First, make sure that your ATM card can be used internationally. Second, see what your bank charges for international ATM fees. Third, see what is the maximum amount you can withdraw each day. While there are fees associated with using an ATM card, they are usually much less than the fees charged by Portugal banks and currency exchange companies. ATM fees are a flat fee not a percentage. So when you are withdrawing money using your ATM card, take out the maximum amount to reduce amount of ATM fees you will incur. Also it is a good idea to use bank ATMs instead of third party ATMs, which can charge higher fees.


Using local cash is key for the European tourist. Some businesses do not accept credit cards and many businesses charge a higher price when using a credit card due to the credit card fee they pay to the credit card company. Many businesses will take US dollars, but then you will need to figure out the exchange rate to ensure you are being charged the correct amount and receiving the correct change. Having smaller bills is better than large bills. Also remember to keep your cash secure in pickpocket proof pockets or a money belt.
US credit cards are widely accepted across Portugal. Just in case, check with bank to be sure your credit card will work in Portugal. Before you leave on your trip, sign up for a credit card that has no foreign transaction fees. If you don’t, you may be in for a surprise when you get your credit card statement that contains lots of foreign transactions and currency conversion fees.

It makes sense to use a credit card for hotels, car rentals, Eurail pass, upscale businesses and restaurants. Limit the number of credit cards you take with you. Bring one back up credit card in addition to the main card you intend to use. Be sure to contact your credit card company and let them know the dates you will be traveling abroad.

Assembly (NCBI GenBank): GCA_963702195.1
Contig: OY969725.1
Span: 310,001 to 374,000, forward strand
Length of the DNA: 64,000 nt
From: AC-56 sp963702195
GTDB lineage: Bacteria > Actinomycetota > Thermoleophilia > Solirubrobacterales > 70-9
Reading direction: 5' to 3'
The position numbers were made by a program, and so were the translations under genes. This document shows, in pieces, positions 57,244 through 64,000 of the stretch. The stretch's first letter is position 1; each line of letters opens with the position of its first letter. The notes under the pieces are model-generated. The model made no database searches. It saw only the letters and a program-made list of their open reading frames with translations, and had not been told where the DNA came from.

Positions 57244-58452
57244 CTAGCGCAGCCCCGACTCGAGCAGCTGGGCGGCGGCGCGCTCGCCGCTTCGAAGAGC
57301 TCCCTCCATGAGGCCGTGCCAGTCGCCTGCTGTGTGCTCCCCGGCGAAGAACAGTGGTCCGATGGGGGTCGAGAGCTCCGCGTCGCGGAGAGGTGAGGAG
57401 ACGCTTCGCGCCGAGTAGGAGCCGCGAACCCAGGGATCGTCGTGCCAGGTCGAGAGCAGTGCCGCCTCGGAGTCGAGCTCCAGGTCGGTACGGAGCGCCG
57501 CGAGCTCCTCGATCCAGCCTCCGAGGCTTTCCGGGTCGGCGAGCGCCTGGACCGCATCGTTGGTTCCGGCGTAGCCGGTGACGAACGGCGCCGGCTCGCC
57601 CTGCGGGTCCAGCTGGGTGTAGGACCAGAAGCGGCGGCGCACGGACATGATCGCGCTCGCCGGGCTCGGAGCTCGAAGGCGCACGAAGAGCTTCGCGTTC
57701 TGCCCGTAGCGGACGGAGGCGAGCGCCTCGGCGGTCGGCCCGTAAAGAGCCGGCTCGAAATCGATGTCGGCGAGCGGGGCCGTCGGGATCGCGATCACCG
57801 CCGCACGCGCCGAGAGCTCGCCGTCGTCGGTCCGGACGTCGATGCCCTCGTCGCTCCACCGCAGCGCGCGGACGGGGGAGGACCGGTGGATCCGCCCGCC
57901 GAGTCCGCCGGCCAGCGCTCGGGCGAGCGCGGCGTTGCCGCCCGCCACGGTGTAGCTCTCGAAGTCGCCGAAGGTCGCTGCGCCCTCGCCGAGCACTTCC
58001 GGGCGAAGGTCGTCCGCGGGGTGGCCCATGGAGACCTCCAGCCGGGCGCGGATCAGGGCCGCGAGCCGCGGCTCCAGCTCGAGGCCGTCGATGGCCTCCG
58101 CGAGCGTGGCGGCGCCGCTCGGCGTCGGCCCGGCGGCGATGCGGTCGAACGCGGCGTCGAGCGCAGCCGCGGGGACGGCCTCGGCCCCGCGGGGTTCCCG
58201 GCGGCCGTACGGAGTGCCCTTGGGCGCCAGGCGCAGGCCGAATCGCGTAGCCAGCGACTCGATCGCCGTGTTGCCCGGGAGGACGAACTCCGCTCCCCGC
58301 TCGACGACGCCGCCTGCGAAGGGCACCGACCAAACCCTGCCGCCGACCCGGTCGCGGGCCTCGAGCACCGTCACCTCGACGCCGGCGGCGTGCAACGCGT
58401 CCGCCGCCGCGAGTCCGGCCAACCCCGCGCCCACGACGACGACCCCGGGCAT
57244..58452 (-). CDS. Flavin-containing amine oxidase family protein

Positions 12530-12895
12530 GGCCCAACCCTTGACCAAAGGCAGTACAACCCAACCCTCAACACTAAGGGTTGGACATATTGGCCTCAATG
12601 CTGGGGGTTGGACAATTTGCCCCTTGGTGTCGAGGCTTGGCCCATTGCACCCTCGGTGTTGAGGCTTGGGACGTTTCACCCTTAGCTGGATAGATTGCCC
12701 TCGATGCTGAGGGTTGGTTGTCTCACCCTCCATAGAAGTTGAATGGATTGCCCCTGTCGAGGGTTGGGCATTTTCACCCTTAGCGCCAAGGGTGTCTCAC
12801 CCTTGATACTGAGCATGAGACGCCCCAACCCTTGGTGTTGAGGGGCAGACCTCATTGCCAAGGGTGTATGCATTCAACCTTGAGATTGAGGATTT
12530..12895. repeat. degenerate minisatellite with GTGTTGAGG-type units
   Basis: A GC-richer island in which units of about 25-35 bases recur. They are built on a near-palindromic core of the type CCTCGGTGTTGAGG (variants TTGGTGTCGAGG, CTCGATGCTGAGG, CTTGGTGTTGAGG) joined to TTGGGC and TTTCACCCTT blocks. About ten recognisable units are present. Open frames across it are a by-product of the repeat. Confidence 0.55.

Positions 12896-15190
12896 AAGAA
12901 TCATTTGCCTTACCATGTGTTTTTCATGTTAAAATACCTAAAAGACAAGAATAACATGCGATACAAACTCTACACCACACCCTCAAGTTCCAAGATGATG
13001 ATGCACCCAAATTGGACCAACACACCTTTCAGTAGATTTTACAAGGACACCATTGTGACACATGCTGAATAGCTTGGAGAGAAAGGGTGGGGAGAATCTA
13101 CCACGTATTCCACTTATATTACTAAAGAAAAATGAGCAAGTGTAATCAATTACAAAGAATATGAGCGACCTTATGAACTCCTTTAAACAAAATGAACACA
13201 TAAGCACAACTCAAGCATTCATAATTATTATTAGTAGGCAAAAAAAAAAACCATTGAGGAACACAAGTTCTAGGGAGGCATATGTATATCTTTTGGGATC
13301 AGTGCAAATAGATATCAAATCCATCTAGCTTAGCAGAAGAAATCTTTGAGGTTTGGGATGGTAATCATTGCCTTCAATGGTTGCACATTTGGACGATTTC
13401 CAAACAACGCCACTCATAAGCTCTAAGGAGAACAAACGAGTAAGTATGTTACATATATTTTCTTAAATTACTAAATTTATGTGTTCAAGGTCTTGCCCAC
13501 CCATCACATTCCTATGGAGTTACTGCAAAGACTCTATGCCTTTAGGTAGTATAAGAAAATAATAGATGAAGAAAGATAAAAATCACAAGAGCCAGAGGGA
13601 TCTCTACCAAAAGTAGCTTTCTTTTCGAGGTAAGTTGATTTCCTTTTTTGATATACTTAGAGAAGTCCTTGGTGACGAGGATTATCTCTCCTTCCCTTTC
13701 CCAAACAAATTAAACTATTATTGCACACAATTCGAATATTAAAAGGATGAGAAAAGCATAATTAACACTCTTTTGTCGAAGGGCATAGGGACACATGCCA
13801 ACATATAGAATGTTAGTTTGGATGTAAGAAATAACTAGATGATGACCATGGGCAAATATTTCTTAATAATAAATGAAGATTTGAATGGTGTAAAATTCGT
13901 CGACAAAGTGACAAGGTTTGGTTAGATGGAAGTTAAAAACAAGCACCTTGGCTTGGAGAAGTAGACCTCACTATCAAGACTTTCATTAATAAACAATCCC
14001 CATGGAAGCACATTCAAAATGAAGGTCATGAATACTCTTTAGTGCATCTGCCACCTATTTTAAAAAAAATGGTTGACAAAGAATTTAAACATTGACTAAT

Generally speaking, if someone in the service industry provides great service for you, a tip of a couple of euros is acceptable, but not required.

  • Restaurants - 5% to 10%, with 10% being for over the top service. Be sure to check to see if service has already been included in the bill
  • Taxis - round up to the nearest Euro, for example, if the fare is 5 euro give them 6
  • Hotel porters - one euro for every bag

Medical Information

Here’s the good news: most of Europe, including Portugal, has a universal health care system that takes care of everyone – including foreigners. If you need healthcare due to illness or injury while traveling in Portugal, you won’t have to worry about getting treated. There will be out-of-pocket costs, but those are generally reimbursable depending on your health insurance.


  • Pack enough of any prescription medications for the length of your stay, in their labeled, original containers. It is smart to add a few more pills than you need, just in case you stay longer.
  • Bring a small first aid kit with over-the-counter necessities.
  • In an emergency call 112, that’s the “911” in Europe.
  • If you have a non-emergency health issue, go to the nearest pharmacy first.  Portugal pharmacists can actually diagnose and prescribe medications for minor issues like sore throats, sinus and stomach issues and minor aches and pains.
  • If the pharmacist can’t help you, go to a clinic. They’re much like our stateside urgent care clinics, and providers can order any tests you might need like x-rays.
  • Ask for a House Call. Your hotel will most likely be able to have a physician come to your room if need be.
  • Most embassies and consulates have lists of physicians and hospitals in major cities. Go on the U.S. Embassy’s site, choose your destination and look under U.S. Citizens Services section.